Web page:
Wrong man, wrong job but Cook must now focus on Ashes

Alastair Cook

Alastair Cook

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English cricket bosses finally called time on the one-day reign of Alastair Cook last night and in doing so gave new captain Eoin Morgan less than two months to prepare for the World Cup.

News of the decision broke late yesterday after a day of discussions between the international selectors.

A desperately disappointing one-day international series in Sri Lanka was seemingly the final straw as Cook’s ill-fated run at the helm came to an end.

In truth the panel had little wriggle room as they sat down to discuss their plans for the tournament, due to start in Australia and New Zealand in February.

Cook’s form with the bat had mirrored that of the team, and the most recent 5-2 thrashing in Sri Lanka had left England reflecting on five consecutive series defeats in the run-up to facing the world’s elite.

Quite frankly, Cook was never the right man for the job.

One of our nation’s greatest Test batsmen, he simply is not good enough as a limited overs player and did not deserve to take a place in the squad, let alone lead it.

The 29-year-old left-hander took over in 2011 but has averaged just 27.52 in his last 20 one-dayers. In a version of the sport where the opening stand can do so much in giving the batting side a potential match-winning impetus, his form was dragging the team down.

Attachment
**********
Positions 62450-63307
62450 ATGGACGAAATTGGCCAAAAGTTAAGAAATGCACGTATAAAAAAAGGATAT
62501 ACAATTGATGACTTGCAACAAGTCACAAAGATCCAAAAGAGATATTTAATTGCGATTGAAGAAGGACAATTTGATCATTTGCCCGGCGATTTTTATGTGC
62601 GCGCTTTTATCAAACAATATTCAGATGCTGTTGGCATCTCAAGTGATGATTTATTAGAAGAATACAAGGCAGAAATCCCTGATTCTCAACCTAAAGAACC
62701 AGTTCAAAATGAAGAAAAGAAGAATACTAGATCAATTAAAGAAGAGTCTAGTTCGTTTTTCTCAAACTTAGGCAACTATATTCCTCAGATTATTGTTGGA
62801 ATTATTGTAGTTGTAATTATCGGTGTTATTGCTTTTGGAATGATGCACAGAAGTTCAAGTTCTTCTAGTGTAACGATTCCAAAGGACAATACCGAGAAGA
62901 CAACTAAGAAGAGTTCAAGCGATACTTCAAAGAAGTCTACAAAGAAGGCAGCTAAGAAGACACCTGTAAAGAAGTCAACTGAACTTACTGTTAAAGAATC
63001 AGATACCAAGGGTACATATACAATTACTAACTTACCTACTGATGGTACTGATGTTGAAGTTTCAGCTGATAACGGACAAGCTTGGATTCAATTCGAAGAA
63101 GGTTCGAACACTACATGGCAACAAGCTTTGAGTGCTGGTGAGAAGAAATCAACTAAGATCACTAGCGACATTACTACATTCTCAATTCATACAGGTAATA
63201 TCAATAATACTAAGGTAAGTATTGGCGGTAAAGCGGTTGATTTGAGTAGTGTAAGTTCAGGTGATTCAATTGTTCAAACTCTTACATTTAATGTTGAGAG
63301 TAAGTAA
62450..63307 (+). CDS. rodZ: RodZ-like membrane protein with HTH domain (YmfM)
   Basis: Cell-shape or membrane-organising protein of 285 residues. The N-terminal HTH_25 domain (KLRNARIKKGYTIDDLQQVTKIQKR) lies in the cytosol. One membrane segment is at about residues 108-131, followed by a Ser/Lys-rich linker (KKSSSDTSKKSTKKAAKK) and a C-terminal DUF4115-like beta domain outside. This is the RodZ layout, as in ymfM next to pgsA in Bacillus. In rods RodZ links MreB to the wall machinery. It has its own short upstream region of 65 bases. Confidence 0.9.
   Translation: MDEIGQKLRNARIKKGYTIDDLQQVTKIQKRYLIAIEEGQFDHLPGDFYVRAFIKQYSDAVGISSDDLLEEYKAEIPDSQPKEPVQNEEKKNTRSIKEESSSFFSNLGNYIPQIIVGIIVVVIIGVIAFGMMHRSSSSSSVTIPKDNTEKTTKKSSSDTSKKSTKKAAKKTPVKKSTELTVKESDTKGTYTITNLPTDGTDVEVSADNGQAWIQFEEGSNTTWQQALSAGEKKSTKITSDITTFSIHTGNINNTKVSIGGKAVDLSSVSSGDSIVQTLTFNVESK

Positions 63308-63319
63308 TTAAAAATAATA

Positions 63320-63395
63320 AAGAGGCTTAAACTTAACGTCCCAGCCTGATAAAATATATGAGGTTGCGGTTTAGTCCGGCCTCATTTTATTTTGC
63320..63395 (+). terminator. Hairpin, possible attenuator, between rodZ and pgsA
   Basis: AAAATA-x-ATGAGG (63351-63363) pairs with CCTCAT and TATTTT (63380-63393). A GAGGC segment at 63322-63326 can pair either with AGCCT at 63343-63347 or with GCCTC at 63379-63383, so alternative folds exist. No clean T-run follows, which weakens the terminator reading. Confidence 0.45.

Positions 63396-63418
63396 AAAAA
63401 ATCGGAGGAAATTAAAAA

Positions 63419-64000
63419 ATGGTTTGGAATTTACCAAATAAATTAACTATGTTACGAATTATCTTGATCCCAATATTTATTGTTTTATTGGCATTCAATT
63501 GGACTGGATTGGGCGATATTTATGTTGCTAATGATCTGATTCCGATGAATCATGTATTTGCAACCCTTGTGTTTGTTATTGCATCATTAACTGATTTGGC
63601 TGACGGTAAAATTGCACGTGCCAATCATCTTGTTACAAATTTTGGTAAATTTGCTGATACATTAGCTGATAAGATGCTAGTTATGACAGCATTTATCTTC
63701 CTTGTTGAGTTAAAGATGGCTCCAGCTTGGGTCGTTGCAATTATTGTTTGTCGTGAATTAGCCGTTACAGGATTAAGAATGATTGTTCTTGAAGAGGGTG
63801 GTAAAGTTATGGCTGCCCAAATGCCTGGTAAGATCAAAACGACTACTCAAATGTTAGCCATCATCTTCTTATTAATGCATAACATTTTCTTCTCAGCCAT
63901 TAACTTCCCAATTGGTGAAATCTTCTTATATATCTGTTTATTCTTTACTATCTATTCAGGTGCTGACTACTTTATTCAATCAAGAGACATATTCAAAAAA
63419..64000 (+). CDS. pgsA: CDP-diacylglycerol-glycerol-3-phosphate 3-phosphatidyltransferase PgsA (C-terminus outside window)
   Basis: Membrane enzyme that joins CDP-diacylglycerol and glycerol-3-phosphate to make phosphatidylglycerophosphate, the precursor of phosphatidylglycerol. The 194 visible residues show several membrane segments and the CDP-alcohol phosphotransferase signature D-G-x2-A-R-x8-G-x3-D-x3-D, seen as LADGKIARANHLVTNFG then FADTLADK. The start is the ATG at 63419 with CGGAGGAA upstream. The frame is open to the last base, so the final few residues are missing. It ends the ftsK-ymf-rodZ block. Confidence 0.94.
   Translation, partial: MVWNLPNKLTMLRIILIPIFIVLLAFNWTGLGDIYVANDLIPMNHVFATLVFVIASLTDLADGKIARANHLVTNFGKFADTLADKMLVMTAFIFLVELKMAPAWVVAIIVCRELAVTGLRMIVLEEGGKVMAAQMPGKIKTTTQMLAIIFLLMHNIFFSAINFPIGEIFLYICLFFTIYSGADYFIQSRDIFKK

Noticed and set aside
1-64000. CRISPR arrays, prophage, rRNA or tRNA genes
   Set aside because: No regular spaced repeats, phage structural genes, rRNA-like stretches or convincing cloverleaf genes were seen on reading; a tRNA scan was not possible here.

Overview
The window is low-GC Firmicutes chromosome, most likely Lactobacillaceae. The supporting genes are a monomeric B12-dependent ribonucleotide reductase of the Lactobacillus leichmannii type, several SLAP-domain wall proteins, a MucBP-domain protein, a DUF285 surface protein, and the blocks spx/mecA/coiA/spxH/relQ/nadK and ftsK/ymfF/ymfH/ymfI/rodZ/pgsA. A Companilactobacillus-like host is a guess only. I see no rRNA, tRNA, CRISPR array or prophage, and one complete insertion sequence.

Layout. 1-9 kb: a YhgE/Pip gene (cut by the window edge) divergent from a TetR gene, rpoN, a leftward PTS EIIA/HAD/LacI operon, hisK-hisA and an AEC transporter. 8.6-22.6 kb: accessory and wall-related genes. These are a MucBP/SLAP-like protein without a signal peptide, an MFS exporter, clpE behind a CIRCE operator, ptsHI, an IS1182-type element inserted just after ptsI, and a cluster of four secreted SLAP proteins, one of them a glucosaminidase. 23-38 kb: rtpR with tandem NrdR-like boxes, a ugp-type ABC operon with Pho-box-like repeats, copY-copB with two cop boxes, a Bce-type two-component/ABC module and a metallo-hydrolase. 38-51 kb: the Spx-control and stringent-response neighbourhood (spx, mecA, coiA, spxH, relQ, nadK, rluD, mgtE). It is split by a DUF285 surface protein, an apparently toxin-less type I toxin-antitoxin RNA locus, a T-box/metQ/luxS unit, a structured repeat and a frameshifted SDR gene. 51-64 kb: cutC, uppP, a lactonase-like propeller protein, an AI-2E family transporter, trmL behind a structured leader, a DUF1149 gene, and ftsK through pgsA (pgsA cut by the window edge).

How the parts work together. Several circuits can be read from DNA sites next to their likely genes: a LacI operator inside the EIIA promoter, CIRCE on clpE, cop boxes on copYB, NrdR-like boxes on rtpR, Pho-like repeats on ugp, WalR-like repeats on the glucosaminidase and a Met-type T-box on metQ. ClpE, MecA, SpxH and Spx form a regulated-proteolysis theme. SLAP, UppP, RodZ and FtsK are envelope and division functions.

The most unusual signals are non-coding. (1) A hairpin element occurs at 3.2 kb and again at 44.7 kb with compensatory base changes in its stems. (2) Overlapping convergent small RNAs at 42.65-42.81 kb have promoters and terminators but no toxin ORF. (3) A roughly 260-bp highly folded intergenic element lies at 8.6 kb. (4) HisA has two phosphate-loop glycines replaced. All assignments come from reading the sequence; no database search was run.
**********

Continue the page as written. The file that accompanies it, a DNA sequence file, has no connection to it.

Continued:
This has been a tough year for Cook. Form has been an issue across all forms of the game, but where he was able to halt the slide in some small way at Test level, his limited overs scores have not improved.

After presiding over the abject 5-0 thumping by Australia in the Ashes last winter he then saw his side lose to Sri Lanka on home soil – defeat which brought intense pressure on him to quit his position at the head of the Test side.

In media interviews following the Sri Lanka defeat at Headingley, Cook insisted he would not walk away, but that he would understand if others took the decision out of his hands. A fine 3-1 series victory over India meant that did not happen.

Defeat to Sri Lanka in the one-day form last week brought a similar response from captain Cook.

“Whether the selectors still think I’m the right man, we’ll wait and see,” he said. “If the decision went that way (removed as captain), then I can’t do too much about it. If that happens, I can have no complaints.”

This time, there was no reprieve and it is Morgan who England must now look to in their bid to win a first World Cup.

The 28-year-old has played 107 ODIs for England but is in a similarly poor run of form, averaging only 25.45 in his last 23 matches.

It can only be hoped that he is able to rediscover both personal and team form when England fly Down Under in the new year.

As for Cook, he must now put this sorry saga behind him and rest up in readiness for an Ashes summer. A refreshed, in-form Cook opening up for England come May would be an ideal result for all concerned.

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